Of late I was working on a research article for our AI-related work on a medical segmentation use case. In the past, I have read 100s of articles and journals but never had a chance to write one. Writing a research article is a new experience and a learning curve for me. When I started on it many people advised me to get the references sorted out first. I was thinking whats a big deal in it, we will do our work and in the end, we will quote other activities similar to our work and kind of ignored it until we started working on the final version of our article.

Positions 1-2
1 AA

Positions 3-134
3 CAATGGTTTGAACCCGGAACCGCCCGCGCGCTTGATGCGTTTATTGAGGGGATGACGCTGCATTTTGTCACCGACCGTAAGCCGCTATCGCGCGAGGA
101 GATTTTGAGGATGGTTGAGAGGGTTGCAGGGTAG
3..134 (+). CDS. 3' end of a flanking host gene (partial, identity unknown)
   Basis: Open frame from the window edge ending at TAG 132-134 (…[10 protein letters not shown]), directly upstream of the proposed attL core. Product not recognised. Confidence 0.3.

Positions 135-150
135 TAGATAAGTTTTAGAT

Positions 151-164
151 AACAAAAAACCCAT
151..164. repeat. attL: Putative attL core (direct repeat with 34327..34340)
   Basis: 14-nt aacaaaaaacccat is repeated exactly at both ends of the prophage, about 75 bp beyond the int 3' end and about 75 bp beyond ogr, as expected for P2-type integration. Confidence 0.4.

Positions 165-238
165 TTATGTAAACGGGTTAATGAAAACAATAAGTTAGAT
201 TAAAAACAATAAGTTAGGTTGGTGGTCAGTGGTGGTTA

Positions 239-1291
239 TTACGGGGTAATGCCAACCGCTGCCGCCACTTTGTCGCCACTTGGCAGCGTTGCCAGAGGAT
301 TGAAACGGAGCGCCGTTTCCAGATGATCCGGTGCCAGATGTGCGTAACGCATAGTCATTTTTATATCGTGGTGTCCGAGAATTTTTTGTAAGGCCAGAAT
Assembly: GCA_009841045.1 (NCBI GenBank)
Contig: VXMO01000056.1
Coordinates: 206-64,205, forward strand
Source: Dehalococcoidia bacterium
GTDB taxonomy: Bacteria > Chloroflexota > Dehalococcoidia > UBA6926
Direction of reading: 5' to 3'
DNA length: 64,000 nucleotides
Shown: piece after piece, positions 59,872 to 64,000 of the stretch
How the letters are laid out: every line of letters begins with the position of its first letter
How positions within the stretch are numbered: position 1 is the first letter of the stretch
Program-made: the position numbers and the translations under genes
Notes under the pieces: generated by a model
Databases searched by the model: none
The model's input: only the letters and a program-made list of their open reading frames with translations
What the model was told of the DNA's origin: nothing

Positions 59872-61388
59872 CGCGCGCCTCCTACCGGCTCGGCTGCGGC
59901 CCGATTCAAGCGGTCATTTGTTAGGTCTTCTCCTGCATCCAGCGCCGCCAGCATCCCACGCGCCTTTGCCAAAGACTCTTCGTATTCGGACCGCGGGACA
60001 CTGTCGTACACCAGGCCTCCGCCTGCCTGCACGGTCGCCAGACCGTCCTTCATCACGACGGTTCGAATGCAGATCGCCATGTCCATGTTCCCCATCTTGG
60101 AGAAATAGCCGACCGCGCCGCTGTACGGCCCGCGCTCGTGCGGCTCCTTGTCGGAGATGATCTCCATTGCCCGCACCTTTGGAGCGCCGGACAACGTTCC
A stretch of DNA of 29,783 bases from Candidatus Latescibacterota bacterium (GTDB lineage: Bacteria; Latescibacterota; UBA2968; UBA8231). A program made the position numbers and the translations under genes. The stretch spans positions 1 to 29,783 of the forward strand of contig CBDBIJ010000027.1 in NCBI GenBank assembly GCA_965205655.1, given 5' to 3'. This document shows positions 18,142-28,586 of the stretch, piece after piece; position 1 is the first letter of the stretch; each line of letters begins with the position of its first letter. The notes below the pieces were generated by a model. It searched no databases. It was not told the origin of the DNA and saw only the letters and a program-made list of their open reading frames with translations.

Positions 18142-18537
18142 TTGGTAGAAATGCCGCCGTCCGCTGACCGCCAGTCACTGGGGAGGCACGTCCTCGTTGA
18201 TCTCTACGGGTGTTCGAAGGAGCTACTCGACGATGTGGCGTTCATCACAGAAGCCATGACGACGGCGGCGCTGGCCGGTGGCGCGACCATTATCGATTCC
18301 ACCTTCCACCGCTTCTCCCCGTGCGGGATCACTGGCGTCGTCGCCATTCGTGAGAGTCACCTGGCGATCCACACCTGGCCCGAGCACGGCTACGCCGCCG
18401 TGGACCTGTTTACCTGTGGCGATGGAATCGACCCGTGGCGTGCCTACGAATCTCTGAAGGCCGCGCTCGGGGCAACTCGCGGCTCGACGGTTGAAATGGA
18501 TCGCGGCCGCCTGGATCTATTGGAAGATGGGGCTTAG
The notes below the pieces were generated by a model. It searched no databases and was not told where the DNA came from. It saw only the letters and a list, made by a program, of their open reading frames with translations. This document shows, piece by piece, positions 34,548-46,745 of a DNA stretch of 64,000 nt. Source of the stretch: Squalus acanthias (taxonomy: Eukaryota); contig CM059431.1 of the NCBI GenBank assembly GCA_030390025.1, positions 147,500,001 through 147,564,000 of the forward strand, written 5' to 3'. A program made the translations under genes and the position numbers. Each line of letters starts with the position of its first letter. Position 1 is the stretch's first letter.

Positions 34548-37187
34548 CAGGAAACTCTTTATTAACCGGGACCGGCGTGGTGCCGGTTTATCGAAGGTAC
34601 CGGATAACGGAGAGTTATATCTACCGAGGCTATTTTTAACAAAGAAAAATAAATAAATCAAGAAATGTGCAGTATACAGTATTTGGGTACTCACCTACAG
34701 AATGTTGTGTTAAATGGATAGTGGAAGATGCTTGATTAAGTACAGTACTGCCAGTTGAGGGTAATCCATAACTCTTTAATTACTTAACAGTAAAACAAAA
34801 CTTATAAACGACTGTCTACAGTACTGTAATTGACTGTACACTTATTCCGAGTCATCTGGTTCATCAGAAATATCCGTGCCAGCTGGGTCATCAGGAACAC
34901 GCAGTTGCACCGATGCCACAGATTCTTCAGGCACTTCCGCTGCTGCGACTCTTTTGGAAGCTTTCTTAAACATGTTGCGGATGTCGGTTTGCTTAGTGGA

While working on this article I stumbled upon a couple of revelations: First, it's a bad idea to start a research article using Microsoft Word or Google Doc, better to use LaTex editor like overleaf even if its initial learning curve is steep. Second, the importance of references and citations. These references and citations are links connecting the progression of leanings and knowledge. They act as a link for building a knowledge-base graph by placing the current work on top of previous works.

I could find most of the reference articles and journals from the following search engines:

Google Scholar - https://scholar.google.com/
Ref Seek - https://www.refseek.com/
Pub Med - https://www.ncbi.nlm.nih.gov/pubmed